Below are some basic submission guidelines, but be sure to visit the website of the reviewer or make a phone call to be sure you’re covering all your bases.
· Include a short and sweet cover letter. Introduce yourself, briefly discuss why you think your book should be considered for review, and shoot a little praise toward the reviewer and the publication for good measure.
· Submit a copy of a bound galley, finished book, e-book, oraudiobook. Most review magazines do not accept unbound galleys or periodicals.
· Send your book prior to publication date or less than ninety days after the pub date.
· Include a cover sheet with the following information: title, author, publisher, address, phone number, website, page count, cover style, price, ISBN number, and publication month and year.
· Send a follow-up e-mail to the reviewer to confirm receipt of your title, thanking him or her for considering your book.
· If you’re entering your book online, be sure to include a cover scan and book synopsis (150–250 words) to make it easier to complete your listing.
· Don’t overdo it on the press kit. Reviewers are likely to throw out (or at least not read) giant packets of author info or unusable merchandise such as posters or obnoxious figurines.
· Do send nicely done and related materials if the additional items look professional and add to your book. For example, some children’s books come with a stuffed animal. Some publishers and authors send their catalog with a submission.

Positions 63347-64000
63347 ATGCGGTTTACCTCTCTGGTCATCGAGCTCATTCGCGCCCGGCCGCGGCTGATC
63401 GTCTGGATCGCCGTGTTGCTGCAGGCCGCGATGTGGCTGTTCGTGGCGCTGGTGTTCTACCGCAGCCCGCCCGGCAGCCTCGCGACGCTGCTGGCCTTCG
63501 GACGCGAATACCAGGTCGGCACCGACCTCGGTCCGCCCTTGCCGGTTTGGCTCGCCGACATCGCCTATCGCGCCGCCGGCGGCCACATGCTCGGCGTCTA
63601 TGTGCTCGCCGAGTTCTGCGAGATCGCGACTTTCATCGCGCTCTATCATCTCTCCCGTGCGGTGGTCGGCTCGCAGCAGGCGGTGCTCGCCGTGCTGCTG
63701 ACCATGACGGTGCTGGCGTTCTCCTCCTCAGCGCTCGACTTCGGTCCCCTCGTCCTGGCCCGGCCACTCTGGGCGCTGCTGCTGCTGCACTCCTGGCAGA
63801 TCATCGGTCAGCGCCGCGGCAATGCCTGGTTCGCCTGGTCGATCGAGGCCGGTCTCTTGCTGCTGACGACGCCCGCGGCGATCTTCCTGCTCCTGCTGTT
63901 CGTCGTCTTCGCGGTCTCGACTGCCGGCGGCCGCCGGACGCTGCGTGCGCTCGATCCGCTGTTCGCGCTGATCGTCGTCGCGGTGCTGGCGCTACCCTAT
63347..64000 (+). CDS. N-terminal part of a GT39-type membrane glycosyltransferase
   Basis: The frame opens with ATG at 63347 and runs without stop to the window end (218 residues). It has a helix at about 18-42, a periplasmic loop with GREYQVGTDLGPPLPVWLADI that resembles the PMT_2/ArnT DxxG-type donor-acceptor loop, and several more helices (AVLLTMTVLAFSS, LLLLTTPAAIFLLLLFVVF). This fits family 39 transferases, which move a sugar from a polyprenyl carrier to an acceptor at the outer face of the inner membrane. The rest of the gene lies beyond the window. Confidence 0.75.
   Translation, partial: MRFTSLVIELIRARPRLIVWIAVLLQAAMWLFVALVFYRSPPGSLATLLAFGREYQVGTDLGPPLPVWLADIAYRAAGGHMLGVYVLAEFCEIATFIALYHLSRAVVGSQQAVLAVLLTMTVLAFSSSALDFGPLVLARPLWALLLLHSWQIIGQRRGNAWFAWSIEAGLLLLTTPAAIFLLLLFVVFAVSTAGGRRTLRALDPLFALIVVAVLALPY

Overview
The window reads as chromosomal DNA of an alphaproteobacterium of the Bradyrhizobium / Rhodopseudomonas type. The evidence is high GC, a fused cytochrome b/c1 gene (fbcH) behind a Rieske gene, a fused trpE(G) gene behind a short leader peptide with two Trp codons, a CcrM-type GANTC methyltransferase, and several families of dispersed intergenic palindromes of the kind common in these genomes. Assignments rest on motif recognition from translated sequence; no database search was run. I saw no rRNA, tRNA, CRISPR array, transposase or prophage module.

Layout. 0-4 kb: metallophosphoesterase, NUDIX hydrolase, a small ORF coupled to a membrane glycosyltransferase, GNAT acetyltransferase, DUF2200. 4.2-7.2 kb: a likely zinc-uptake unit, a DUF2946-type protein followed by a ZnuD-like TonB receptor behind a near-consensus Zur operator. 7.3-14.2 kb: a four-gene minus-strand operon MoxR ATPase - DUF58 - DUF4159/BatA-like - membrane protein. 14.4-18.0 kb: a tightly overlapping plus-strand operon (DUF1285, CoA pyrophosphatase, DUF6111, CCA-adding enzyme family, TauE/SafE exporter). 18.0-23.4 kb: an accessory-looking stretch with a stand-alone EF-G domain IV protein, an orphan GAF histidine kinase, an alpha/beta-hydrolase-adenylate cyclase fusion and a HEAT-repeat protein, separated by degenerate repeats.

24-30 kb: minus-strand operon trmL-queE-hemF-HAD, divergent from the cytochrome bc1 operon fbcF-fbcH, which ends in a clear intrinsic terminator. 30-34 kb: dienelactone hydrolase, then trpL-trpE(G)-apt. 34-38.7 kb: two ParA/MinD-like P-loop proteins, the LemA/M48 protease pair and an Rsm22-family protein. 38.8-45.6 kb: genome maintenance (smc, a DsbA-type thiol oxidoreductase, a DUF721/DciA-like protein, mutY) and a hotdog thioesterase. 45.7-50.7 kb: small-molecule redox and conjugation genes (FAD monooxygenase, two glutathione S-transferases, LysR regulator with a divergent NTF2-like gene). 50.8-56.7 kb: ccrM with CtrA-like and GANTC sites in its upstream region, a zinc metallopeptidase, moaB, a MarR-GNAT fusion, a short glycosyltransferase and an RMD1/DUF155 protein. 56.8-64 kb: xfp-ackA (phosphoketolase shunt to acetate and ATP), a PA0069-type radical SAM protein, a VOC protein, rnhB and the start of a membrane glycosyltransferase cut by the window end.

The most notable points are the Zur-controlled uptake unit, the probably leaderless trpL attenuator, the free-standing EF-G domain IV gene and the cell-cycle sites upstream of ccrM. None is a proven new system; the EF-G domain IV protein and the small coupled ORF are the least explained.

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The Almighty Book Review
How to Get Reviews and Where to Get Them
If you are sending your book—a galley or ARC (Advance Reader Copy), if you’ve planned well—off to be reviewed, you are saying to yourself and the world of book critics that you’re ready for attention. You package up your book, your press release, a list of endorsements, and a cover letter, and you hope for the best. But how can you get reviews when you’re a self or indie publisher and you’re competing against authors with a whole PR team behind them?
First, plan ahead. Get your book in top form and create strongly written and designed materials to accompany it (for a reviewer’s checklist, see the sidebar). Second, target your reviewer market. Look for publications or websites that focus on your subject matter, whether it’s paranormal YA romance or the history of a third world country. You’ll be much more successful if you don’t waste time or money trying to get reviews from people who won’t be interested.
For each review copy that you send out, learn the review policy and decide whether your chance of being reviewed is great enough to warrant sending in a copy of your book, a press release, and a cover letter. If yes, follow the review policy to the letter. If not, move on.
In the indie and self-publishing industries, it’s always important to start small in your endeavors. Begin by contacting local media in your area. Does your newspaper print a book review or recommendation? Do you happen to know any bloggers who would want to review your book? Reach out (gently) to your list of acquaintances and contacts first before finding bigger fish to fry. If you can prove to larger publications that reviewers like your book, they might take the time to check out your work.